Complainants dissatisfied with investigation into Nunavut airlines

“While there may be some appreciation of our northern issues, we have to live this reality. We do not have a road system”

By STEVE DUCHARME

Both the City of Iqaluit and the Government of Nunavut, who filed complaints to the Competition Bureau over anti-competition practices among northern airlines, are disappointed that the Bureau failed to find evidence to support those assertions. (FILE PHOTO)


Both the City of Iqaluit and the Government of Nunavut, who filed complaints to the Competition Bureau over anti-competition practices among northern airlines, are disappointed that the Bureau failed to find evidence to support those assertions. (FILE PHOTO)

Municipal and territorial governments remain concerned following the release of a Competition Bureau investigation that failed to find sufficient evidence for anti-competitive behaviour at Nunavut’s two biggest airlines.

That much is apparent after a pair of telephone conferences that the Competition Bureau held with the Government of Nunavut and City of Iqaluit to discuss its report, which was released online Aug. 22.

The city and GN filed formal complaints with the bureau against Nunavut’s three main airlines as early as 2015, citing decreases in passenger service, frequent cargo delays and botched medical travel arising from a series of codesharing and service deals between the companies.

“When you have two dominant players in the industry that make or appear to make motions that decrease the level of competition or animosity between them, it brings concerns,” Nunavut’s senior manager for procurement, logistics and contract support services, Mark McCulloch, told Nunatsiaq News Aug. 25.

The Competition Bureau’s three-pronged investigation dismissed allegations of anti-competitive behavior in the Kivalliq between First Air and Calm Air.

The report also said the bureau dropped its investigation into the heavily criticized codeshare between First Air and Canadian North—mainly because the airlines canceled the policy shortly after the bureau filed court requests for company records.

But while not assigning any wrong-doing, the bureau admitted that alleged predatory pricing by First Air and Canadian North likely affected the upstart flight operator, Go Sarvaq, which was pushed out of the Iqaluit-Ottawa flight market before their first flight ever left the tarmac.

Go Sarvaq said in a public statement following the report’s release that it respected the conclusions of the bureau, but added that the ruling was “frustrating” because the basement-level ticket deals offered by First Air and Canadian North that edged them out of the market—as low as $299 one-way to Ottawa in May 2016—haven’t appeared since.

“Nunavut is heading into an election, and we encourage you to make an affordable air transportation model a conversation during this election,” Go Sarvaq President Adamie Itorcheak said Aug. 23.

Iqaluit Mayor Madeleine Redfern said city councillors were equally critical of the report, after speaking with the Competition Bureau by phone about the realities of travel in the North.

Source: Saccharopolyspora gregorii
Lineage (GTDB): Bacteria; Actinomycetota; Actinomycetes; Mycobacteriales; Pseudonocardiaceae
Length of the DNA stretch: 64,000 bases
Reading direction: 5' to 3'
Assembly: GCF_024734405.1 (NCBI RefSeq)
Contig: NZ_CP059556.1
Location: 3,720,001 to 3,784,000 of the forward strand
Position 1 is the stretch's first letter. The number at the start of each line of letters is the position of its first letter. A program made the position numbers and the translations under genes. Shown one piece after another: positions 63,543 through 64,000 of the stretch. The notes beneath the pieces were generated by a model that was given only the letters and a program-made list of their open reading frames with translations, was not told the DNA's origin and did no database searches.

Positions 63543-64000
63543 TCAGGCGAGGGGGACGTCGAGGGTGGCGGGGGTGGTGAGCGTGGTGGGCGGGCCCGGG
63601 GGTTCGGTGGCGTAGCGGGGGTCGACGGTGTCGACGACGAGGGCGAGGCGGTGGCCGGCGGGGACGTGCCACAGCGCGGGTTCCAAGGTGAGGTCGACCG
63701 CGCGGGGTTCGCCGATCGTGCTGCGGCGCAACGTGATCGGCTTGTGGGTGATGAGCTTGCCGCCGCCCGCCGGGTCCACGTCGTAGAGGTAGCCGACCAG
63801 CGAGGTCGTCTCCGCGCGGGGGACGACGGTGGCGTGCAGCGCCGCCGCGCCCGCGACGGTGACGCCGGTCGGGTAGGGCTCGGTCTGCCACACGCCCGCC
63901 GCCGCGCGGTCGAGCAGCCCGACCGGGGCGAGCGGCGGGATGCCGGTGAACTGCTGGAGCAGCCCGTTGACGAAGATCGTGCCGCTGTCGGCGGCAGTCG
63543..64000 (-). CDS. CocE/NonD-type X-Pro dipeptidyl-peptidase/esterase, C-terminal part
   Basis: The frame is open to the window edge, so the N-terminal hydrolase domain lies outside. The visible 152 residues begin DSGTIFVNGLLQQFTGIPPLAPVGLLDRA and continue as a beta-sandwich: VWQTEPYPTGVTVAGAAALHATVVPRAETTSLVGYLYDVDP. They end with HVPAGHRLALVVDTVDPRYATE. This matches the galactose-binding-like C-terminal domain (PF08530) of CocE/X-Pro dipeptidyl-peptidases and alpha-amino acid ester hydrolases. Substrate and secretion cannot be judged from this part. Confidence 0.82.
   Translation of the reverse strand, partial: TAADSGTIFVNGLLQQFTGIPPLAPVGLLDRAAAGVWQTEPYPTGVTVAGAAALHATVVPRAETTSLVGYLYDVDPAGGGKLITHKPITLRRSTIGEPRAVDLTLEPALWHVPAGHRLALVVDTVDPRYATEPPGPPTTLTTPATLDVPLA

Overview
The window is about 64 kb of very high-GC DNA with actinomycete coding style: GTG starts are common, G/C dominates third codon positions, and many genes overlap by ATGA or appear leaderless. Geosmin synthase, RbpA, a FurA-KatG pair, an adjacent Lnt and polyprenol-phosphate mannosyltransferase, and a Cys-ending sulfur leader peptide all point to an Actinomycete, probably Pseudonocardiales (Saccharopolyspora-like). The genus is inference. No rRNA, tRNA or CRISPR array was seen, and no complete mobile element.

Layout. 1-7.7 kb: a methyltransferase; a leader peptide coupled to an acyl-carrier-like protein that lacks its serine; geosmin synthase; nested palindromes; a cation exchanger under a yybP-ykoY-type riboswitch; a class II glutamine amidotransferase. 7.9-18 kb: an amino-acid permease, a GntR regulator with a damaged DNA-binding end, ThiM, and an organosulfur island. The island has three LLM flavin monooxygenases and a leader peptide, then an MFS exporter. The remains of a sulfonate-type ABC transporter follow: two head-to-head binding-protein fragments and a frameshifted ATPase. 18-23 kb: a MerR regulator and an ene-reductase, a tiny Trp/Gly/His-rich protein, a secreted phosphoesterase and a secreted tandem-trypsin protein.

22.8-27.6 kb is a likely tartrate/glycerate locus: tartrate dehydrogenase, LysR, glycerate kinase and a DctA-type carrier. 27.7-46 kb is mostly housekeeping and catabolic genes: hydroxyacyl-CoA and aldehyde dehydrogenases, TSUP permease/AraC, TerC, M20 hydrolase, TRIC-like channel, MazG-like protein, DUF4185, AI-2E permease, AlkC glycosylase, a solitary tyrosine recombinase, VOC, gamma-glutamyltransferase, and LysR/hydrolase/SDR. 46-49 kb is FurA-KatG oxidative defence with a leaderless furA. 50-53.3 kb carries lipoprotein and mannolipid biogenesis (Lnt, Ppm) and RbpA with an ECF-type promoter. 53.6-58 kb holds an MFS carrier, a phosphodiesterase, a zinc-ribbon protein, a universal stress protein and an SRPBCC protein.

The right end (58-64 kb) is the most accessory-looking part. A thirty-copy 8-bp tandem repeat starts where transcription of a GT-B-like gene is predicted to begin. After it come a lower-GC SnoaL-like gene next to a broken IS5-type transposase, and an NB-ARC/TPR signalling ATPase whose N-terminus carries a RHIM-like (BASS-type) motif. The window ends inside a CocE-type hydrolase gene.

“Many people are unable to leave this territory at a cost of [nearly] $3,000 per person,” Redfern said Aug. 24.

“I said that while there may be some appreciation of our northern issues, we have to live this reality. We do not have a road system, you cannot drive in and out of our territory.”

Other problems that Iqaluit councilors raised during a closed-door conference call with the bureau included the overall increase of ticket prices from historical levels, the failure of regulations to appreciate a northern or remote context, and the “chilling effect” that the bureau’s ruling will create for any new potential new competitor planning to enter the Nunavut market.

“The Competition Bureau said they were bound by their mandate, bound by their law and they could understand that it’s very difficult living in a northern, remote region,” Redfern said, of the bureau’s position during the call.

Because the bureau’s report was an assessment, its findings cannot be appealed.

But the independent watchdog agency told the GN and City of Iqaluit that it would re-evaluate any new evidence.

Redfern said one avenue left open would be to write letters to federal departments, such as Indigenous and Northern Affairs Canada or the Department of Transportation.

That position has yet to be adopted by city council, as the call with the Competition Bureau took place informally. The next city council meeting is scheduled for Sept. 5.

McCulloch added that the GN is a large player in Nunavut’s airline marketplace, and a series of lucrative contracts for duty and medical travel—set to expire in 2019—gives the government some added clout.

A recent RFP for an airline specialist to analyze Nunavut’s air industry ahead of awarding those new contracts closed with five prospective bidders, MuCulloch confirmed.

Those bids have yet to be reviewed, but part of the eventual airline analysis will explore new ways for the GN to procure its medical and duty travel.

MuCulloch added, “we’re not afraid to call the Competition Bureau, the airlines know that.”

Added space and capacity within Iqaluit’s new 9,000-square-foot, $300-millon international airport terminal could also attract new airlines to Canada’s eastern Arctic.

But at this point, MuCulloch said he has heard no news of any new airline considering routes to Nunavut.

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